Having the ability to “go with the flow” and be flexible in your thinking is a needed skill for dealing with life’s inevitable changes. This is a trait which assist us to adjust more easily to new circumstances, challenges as well as situations as they arise. Whether it’s beginning a new job, taking a new class or getting married, being mentally flexible helps us to grow and also get along better with others.
What Is Mental Flexibility?
Mental flexibility – which is the mind’s ability to adapt – is a particularly sought-after skill among people given the ever-evolving challenges which are faced in the real world. Mental flexibility is related to resilience. Both of these traits are extremely important in terms of maintaining highly functional mental health in addition to developing pro-social behaviour. These two traits can be practised with continuous exposure to new situations, where the brain is challenged to the point right before the stress threshold is attained and then performance is compromised.
The world of mental flexibility and fitness may be broken down into the same three categories as applies to physical fitness:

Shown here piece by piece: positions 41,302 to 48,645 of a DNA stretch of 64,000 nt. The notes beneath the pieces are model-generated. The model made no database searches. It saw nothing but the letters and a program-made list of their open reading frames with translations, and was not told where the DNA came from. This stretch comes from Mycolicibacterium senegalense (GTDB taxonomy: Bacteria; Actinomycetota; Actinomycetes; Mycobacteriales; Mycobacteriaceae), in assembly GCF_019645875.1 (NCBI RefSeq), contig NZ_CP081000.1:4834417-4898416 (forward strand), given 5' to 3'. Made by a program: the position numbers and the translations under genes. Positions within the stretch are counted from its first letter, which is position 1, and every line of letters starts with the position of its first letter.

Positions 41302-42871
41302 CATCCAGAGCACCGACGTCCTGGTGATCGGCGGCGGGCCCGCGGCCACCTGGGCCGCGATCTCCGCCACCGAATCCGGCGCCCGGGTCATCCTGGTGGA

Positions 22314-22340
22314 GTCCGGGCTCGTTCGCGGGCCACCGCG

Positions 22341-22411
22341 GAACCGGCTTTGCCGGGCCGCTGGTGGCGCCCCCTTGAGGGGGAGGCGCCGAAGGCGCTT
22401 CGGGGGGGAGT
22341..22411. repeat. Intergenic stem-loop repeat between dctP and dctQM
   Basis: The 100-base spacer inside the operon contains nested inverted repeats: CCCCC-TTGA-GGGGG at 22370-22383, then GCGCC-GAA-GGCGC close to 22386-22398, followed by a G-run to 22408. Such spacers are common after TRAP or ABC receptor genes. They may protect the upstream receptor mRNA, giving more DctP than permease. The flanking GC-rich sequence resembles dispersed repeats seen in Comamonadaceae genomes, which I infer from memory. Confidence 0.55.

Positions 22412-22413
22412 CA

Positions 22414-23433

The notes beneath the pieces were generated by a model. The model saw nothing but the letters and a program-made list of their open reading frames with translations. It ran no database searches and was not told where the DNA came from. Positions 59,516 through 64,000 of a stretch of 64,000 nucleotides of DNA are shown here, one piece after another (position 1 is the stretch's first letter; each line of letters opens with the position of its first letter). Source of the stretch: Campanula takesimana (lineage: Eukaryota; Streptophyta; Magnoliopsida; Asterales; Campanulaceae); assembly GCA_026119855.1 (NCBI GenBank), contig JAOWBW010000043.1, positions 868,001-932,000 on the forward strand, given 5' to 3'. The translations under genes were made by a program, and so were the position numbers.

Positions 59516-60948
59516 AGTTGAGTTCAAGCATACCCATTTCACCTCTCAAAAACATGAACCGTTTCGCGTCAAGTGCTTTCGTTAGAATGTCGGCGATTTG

- Endurance, as well as
As with our bodies, many people develop intelligence and willpower – strength – together with the ability to work incredibly long hours – endurance – but neglect to develop flexibility with our minds. And lacking mental flexibility will just as surely lead to injury as lacking physical flexibility – it’s just that the injuries here are psychological: anger problems, depression, anxiety, meltdowns, emotional crises.
How To Develop Mental Flexibility
An essential part of increasing control over your repetitive thoughts and developing mental flexibility is to become mindful of them when they happen. Then practise the simple technique of thought- stopping. Here’s how to do this:
- Try to envision a red stop sign and saying to yourself: STOP! The more that you practise this, the more you may feel to have control over their thoughts.
- You could also make use a rubber band on your wrist and then snap it when you see yourself in a vortex of negative thinking.
Noting down your thoughts assists you with “get them out of your head” and allowing you to view them in a more rational manner.
Try writing down:
- The thought which is stuck in your head
- What you can do in order to help offset the thought
- Things which you have no control over with respect to the thought
Making use of these techniques could help you improve your mental flexibility which, in turn, may help you to reduce your worries, improve your relationships in addition to reducing the distress that you encounter when you get stuck on unhealthy or negative thoughts and behaviours.
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